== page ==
Everything you need to know about the EU's digital COVID-19 certificate
Summer travel is underway in Europe as the European Union officially launches its digital COVID-19 certificate. If you're planning a trip to or within Europe this summer, here's what you need to know about using your certificate to get there.
What is the EU digital COVID-19 cert?
The certificate is an EU-wide approach to facilitate free movement (one of the fundamental rights of EU citizens) across the bloc during the pandemic. It tracks citizens' COVID-19 status; indicating if the holder has been vaccinated or has tested negative for the virus, or has recovered from infection. Individual countries will issue their own certificates through a recognized health official. Each hospital, testing center or health authority has its own digital signature, and all of these signatures are stored in a secure database in each country and verified across the bloc in a technical system, or "gateway".
How does it work?
The digital certificate is stored on a mobile device, and citizens can also request a paper version. Both will have a QR code that contains essential information, as well as a digital seal to ensure the certificate is authentic. Once they hold the certificate, every EU citizen or third-country national legally staying or residing in the EU should be exempt from free movement restrictions, including quarantine and additional testing "unless they are necessary and proportionate to safeguard public health".
Is it free?
Yes, the cert is free of charge.
What countries are issuing it?
The regulation governing the digital COVID certificate comes into effect on July 1 but member states have up to six weeks to implement it. Some countries, including Denmark, Spain and Greece have already trialled it and most EU countries are ready to comply today with the exception of Ireland. Ireland is expected to introduce the certificate on July 19 after suffering delays due to a recent and unrelated cyber attack on its health service. The certificate is also available to non-EU members of the European Schengen zone, including Iceland, Liechtenstein, Norway and Switzerland.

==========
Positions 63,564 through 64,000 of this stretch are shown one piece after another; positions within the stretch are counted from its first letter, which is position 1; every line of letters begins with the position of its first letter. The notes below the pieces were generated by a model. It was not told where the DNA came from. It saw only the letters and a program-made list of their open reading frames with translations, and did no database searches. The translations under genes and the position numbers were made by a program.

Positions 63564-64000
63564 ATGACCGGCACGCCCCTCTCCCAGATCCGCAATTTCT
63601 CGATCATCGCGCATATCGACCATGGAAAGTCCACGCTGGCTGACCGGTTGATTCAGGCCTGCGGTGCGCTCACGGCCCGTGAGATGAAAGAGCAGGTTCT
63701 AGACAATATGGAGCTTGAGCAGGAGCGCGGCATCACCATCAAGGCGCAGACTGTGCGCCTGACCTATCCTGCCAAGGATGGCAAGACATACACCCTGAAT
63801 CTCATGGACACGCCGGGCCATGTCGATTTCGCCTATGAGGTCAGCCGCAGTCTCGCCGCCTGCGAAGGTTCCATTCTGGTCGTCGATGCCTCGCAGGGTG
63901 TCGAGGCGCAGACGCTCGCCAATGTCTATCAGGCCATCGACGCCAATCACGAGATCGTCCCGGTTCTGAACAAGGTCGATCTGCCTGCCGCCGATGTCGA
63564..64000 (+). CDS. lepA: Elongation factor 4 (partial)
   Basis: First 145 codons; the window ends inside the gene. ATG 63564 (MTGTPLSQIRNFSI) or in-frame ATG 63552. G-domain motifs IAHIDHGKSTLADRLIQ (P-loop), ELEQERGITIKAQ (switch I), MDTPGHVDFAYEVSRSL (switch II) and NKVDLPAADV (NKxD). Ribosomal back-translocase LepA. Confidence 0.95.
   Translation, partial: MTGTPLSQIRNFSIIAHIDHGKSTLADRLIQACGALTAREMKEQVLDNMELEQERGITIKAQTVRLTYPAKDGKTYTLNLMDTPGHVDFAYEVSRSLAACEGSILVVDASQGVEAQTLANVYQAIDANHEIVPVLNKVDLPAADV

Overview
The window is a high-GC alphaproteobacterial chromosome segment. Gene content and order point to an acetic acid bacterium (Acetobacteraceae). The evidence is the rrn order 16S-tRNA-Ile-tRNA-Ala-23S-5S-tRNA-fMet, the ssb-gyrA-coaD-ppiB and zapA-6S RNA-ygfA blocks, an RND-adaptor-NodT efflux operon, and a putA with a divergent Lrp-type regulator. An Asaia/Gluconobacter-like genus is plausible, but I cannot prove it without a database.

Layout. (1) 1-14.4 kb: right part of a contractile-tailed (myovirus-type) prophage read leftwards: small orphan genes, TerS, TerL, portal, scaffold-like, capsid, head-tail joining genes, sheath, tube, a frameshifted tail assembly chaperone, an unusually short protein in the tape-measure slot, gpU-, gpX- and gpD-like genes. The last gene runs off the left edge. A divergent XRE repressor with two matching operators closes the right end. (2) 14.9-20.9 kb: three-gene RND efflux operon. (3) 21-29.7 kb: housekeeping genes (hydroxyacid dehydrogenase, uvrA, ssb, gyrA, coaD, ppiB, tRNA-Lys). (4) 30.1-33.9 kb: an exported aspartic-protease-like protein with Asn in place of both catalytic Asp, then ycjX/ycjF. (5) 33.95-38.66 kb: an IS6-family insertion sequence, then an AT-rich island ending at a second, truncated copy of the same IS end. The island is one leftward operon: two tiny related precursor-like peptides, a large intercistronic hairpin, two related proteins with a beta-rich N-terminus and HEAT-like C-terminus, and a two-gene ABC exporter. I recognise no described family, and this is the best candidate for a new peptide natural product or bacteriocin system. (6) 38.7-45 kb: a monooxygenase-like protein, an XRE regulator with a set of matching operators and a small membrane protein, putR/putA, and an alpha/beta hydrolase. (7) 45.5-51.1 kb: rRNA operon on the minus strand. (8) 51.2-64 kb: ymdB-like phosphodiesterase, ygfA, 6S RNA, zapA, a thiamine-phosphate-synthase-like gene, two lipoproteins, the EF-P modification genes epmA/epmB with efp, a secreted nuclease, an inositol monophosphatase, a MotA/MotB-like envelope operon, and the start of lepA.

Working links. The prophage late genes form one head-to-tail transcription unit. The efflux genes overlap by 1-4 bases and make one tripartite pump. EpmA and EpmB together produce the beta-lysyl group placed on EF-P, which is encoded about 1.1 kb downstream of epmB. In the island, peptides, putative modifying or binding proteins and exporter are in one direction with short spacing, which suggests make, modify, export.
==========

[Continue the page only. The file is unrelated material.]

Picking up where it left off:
What vaccinations are approved?
EU countries will accept vaccination certificates for vaccines approved by the European Medicines Agency (EMA), including the Moderna, Pfizer/BioNTech and Johnson & Johnson vaccines. However, member states may decide to accept travelers who have received another vaccine, such as those listed by the World Health Organization (WHO) for emergency use. As of July 1, seven EU countries are accepting India's Covishield vaccine as eligible for travel. They include Austria, Germany, Estonia, Slovenia, Greece, Ireland and Spain. Iceland and Switzerland have also approved the jab, according to the BBC.
Can children get a cert?
The EMA has approved the use of the BioNTech Pfizer vaccine for children between the ages of 12 and 15. Non-vaccinated children may need to present a negative PCR result to travel to certain countries but generally children can present a negative test result or recovery certificate. The EU commission has ruled that children under the age of six are exempt from any testing requirements.
Do I have to sign up to the EU digital COVID-19 cert to travel?
No, the certificate is not required for many, but is designed to make travel easier. If the country you are traveling to requires recovery, testing or vaccination documentation, you can present your approved health certificate without signing up to the program.
Can I use the digital COVID-19 cert if I'm traveling to Europe from outside the EU?
The EU digital COVID cert is only available for EU citizens and residents. The Commission is currently working to make sure that the certificates are compatible with health systems in countries outside the EU but, for now, once you have valid proof of vaccination or recovery you should be okay, depending on where you are traveling from.
If you are coming from a country classified as green by the EU's traffic light system, generally you do not need to show proof of vaccination, recovery or testing to travel there, as per EU recommendations, though some countries may require it so check ahead before traveling. The list is reviewed every two weeks and currently includes most EU countries, the United States, Canada, Australia, Japan, New Zealand, Rwanda, Bosnia and Herzegovina and Kosovo among others. You can see the full list here. The last update was on June 30.
If you are coming from an amber country, you will need to show proof of vaccination, testing or recovery to bypass quarantine. A certificate from an authorized health authority from your country of origin will suffice. The UK is among the amber-listed countries and travelers coming from there can present their NHS vaccination or recovery cert, or take a COVID test and upload the results to the National Health Service (NHS) app, depending on the requirements of their destination. Portugal, for example, requires full vaccination status from UK travelers. If you are coming from a red-listed county, where the risk of infection remains high, you cannot travel to the EU for non-essential purposes.
Ultimately member states have the last say on their border controls and will decide whether they will accept proof of vaccination to waive travel restrictions for third-country citizens. Always check the latest travel advice before planning your trip.
This article was originally published on March 18, 2021 and updated on July 1, 2021.